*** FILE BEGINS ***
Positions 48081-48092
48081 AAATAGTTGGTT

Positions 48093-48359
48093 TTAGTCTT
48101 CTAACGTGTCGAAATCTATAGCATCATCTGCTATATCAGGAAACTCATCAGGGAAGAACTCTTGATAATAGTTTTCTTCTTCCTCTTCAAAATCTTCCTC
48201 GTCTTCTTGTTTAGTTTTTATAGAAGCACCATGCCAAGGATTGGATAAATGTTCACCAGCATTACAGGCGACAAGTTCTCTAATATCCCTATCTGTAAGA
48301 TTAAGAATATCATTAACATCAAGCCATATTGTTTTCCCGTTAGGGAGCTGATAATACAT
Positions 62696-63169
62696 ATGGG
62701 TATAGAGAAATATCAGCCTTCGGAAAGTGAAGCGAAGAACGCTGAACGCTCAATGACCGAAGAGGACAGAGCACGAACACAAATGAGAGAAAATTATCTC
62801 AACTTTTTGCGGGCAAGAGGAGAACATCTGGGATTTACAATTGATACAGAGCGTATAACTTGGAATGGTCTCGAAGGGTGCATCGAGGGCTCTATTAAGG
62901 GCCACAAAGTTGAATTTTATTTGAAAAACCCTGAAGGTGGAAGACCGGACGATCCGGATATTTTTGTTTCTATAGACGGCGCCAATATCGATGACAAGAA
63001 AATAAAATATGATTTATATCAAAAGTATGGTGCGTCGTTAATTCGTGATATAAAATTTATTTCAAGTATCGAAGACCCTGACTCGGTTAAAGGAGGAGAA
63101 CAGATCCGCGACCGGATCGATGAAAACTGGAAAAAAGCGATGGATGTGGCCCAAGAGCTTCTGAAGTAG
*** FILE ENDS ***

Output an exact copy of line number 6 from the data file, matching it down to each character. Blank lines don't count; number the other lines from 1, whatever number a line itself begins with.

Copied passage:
48201 GTCTTCTTGTTTAGTTTTTATAGAAGCACCATGCCAAGGATTGGATAAATGTTCACCAGCATTACAGGCGACAAGTTCTCTAATATCCCTATCTGTAAGA